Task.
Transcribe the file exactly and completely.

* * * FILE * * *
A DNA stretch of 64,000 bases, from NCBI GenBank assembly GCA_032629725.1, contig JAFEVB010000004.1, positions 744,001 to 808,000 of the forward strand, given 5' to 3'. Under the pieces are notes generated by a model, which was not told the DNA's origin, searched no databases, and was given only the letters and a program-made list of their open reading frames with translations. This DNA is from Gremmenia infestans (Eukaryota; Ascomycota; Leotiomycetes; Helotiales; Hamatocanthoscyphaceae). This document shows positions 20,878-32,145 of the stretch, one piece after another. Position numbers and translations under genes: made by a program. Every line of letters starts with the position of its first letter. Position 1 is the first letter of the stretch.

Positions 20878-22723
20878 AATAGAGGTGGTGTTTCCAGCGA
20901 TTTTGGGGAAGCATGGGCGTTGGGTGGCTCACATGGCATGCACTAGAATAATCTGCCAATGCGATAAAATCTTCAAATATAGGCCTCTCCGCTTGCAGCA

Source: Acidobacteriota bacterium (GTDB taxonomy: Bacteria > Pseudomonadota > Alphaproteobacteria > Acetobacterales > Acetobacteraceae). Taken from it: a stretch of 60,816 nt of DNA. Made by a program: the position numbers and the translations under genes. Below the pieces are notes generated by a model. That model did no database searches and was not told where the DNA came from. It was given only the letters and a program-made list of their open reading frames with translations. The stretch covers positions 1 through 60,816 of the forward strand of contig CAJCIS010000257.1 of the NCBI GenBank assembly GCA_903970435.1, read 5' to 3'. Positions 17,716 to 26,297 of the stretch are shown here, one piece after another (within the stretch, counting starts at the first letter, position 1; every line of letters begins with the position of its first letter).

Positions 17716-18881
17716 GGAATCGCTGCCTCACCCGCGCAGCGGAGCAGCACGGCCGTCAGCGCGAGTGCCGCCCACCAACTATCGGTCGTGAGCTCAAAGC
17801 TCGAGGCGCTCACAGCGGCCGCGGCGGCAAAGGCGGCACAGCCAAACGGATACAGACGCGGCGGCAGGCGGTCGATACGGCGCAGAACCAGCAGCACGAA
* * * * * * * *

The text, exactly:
A DNA stretch of 64,000 bases, from NCBI GenBank assembly GCA_032629725.1, contig JAFEVB010000004.1, positions 744,001 to 808,000 of the forward strand, given 5' to 3'. Under the pieces are notes generated by a model, which was not told the DNA's origin, searched no databases, and was given only the letters and a program-made list of their open reading frames with translations. This DNA is from Gremmenia infestans (Eukaryota; Ascomycota; Leotiomycetes; Helotiales; Hamatocanthoscyphaceae). This document shows positions 20,878-32,145 of the stretch, one piece after another. Position numbers and translations under genes: made by a program. Every line of letters starts with the position of its first letter. Position 1 is the first letter of the stretch.

Positions 20878-22723
20878 AATAGAGGTGGTGTTTCCAGCGA
20901 TTTTGGGGAAGCATGGGCGTTGGGTGGCTCACATGGCATGCACTAGAATAATCTGCCAATGCGATAAAATCTTCAAATATAGGCCTCTCCGCTTGCAGCA

Source: Acidobacteriota bacterium (GTDB taxonomy: Bacteria > Pseudomonadota > Alphaproteobacteria > Acetobacterales > Acetobacteraceae). Taken from it: a stretch of 60,816 nt of DNA. Made by a program: the position numbers and the translations under genes. Below the pieces are notes generated by a model. That model did no database searches and was not told where the DNA came from. It was given only the letters and a program-made list of their open reading frames with translations. The stretch covers positions 1 through 60,816 of the forward strand of contig CAJCIS010000257.1 of the NCBI GenBank assembly GCA_903970435.1, read 5' to 3'. Positions 17,716 to 26,297 of the stretch are shown here, one piece after another (within the stretch, counting starts at the first letter, position 1; every line of letters begins with the position of its first letter).

Positions 17716-18881
17716 GGAATCGCTGCCTCACCCGCGCAGCGGAGCAGCACGGCCGTCAGCGCGAGTGCCGCCCACCAACTATCGGTCGTGAGCTCAAAGC
17801 TCGAGGCGCTCACAGCGGCCGCGGCGGCAAAGGCGGCACAGCCAAACGGATACAGACGCGGCGGCAGGCGGTCGATACGGCGCAGAACCAGCAGCACGAA